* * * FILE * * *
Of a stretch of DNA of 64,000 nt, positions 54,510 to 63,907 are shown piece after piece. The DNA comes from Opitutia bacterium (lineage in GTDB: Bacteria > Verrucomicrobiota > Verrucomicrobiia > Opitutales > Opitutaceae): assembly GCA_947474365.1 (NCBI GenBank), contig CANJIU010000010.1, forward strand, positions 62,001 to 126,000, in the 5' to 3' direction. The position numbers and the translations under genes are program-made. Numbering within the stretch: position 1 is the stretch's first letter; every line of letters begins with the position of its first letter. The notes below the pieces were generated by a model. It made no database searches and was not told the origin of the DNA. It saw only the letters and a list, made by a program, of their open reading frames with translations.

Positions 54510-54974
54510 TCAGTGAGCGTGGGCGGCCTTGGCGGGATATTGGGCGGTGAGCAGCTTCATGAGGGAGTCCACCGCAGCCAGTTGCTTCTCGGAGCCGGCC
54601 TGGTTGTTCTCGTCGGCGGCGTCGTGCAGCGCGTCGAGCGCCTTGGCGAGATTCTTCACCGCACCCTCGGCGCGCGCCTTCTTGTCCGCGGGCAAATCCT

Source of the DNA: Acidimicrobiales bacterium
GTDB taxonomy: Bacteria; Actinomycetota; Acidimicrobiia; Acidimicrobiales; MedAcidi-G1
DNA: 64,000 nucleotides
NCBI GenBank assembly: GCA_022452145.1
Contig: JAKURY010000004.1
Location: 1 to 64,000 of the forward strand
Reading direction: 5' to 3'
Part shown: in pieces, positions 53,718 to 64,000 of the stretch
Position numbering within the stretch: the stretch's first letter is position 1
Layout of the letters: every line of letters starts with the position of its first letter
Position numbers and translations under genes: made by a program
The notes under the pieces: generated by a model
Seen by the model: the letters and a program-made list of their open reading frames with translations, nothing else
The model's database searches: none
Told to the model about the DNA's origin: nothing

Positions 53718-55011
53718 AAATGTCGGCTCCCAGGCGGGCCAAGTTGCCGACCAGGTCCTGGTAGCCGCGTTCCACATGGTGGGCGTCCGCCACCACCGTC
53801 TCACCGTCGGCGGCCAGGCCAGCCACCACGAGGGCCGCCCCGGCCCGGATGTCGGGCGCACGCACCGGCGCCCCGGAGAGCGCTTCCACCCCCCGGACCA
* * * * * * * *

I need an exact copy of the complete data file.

Of a stretch of DNA of 64,000 nt, positions 54,510 to 63,907 are shown piece after piece. The DNA comes from Opitutia bacterium (lineage in GTDB: Bacteria > Verrucomicrobiota > Verrucomicrobiia > Opitutales > Opitutaceae): assembly GCA_947474365.1 (NCBI GenBank), contig CANJIU010000010.1, forward strand, positions 62,001 to 126,000, in the 5' to 3' direction. The position numbers and the translations under genes are program-made. Numbering within the stretch: position 1 is the stretch's first letter; every line of letters begins with the position of its first letter. The notes below the pieces were generated by a model. It made no database searches and was not told the origin of the DNA. It saw only the letters and a list, made by a program, of their open reading frames with translations.

Positions 54510-54974
54510 TCAGTGAGCGTGGGCGGCCTTGGCGGGATATTGGGCGGTGAGCAGCTTCATGAGGGAGTCCACCGCAGCCAGTTGCTTCTCGGAGCCGGCC
54601 TGGTTGTTCTCGTCGGCGGCGTCGTGCAGCGCGTCGAGCGCCTTGGCGAGATTCTTCACCGCACCCTCGGCGCGCGCCTTCTTGTCCGCGGGCAAATCCT

Source of the DNA: Acidimicrobiales bacterium
GTDB taxonomy: Bacteria; Actinomycetota; Acidimicrobiia; Acidimicrobiales; MedAcidi-G1
DNA: 64,000 nucleotides
NCBI GenBank assembly: GCA_022452145.1
Contig: JAKURY010000004.1
Location: 1 to 64,000 of the forward strand
Reading direction: 5' to 3'
Part shown: in pieces, positions 53,718 to 64,000 of the stretch
Position numbering within the stretch: the stretch's first letter is position 1
Layout of the letters: every line of letters starts with the position of its first letter
Position numbers and translations under genes: made by a program
The notes under the pieces: generated by a model
Seen by the model: the letters and a program-made list of their open reading frames with translations, nothing else
The model's database searches: none
Told to the model about the DNA's origin: nothing

Positions 53718-55011
53718 AAATGTCGGCTCCCAGGCGGGCCAAGTTGCCGACCAGGTCCTGGTAGCCGCGTTCCACATGGTGGGCGTCCGCCACCACCGTC
53801 TCACCGTCGGCGGCCAGGCCAGCCACCACGAGGGCCGCCCCGGCCCGGATGTCGGGCGCACGCACCGGCGCCCCGGAGAGCGCTTCCACCCCCCGGACCA